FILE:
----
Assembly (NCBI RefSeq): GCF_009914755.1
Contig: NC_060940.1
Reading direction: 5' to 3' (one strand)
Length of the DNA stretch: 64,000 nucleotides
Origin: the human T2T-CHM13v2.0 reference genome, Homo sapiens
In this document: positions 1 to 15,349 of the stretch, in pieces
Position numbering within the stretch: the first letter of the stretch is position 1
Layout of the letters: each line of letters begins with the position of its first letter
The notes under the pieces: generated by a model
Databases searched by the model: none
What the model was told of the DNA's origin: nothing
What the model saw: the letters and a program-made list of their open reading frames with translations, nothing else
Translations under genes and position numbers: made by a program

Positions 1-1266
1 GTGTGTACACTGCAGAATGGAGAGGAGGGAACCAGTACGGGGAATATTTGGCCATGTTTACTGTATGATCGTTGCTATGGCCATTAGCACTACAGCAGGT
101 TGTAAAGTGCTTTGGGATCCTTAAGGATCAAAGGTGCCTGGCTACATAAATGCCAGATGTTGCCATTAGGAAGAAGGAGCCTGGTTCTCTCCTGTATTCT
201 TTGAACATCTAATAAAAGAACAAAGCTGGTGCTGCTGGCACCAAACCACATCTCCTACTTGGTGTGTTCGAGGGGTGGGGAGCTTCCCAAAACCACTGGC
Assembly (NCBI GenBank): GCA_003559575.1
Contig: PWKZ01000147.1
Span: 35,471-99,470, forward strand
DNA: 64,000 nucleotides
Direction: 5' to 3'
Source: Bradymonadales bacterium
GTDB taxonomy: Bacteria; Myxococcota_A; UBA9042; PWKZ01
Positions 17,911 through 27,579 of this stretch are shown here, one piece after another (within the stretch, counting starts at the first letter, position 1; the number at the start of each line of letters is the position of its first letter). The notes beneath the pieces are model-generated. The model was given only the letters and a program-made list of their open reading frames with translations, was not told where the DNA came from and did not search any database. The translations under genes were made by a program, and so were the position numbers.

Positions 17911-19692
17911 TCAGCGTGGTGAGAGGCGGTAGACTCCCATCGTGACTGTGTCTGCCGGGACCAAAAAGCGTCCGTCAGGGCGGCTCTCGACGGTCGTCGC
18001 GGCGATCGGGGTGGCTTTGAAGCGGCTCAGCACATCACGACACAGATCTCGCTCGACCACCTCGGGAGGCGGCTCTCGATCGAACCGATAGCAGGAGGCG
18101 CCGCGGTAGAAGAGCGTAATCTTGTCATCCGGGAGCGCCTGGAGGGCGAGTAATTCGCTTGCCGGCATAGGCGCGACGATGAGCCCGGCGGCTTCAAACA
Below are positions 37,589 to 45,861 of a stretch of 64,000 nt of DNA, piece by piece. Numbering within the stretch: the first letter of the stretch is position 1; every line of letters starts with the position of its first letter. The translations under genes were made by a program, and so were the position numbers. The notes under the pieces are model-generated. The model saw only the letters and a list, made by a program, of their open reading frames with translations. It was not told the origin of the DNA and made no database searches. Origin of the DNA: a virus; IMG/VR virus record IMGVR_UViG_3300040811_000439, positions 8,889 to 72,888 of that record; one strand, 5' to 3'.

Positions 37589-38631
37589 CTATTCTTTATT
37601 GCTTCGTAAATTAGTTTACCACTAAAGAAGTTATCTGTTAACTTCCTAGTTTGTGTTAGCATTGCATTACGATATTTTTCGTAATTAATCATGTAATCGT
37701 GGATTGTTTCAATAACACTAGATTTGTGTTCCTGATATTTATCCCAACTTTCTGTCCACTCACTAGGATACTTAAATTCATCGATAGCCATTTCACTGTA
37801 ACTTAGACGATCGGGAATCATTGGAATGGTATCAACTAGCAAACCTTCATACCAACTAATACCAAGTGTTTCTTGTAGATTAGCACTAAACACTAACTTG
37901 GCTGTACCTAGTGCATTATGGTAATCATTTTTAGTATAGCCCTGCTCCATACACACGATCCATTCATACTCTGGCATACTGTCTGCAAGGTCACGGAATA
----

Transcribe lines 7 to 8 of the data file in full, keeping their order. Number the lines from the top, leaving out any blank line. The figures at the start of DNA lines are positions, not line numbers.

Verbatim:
Position numbering within the stretch: the first letter of the stretch is position 1
Layout of the letters: each line of letters begins with the position of its first letter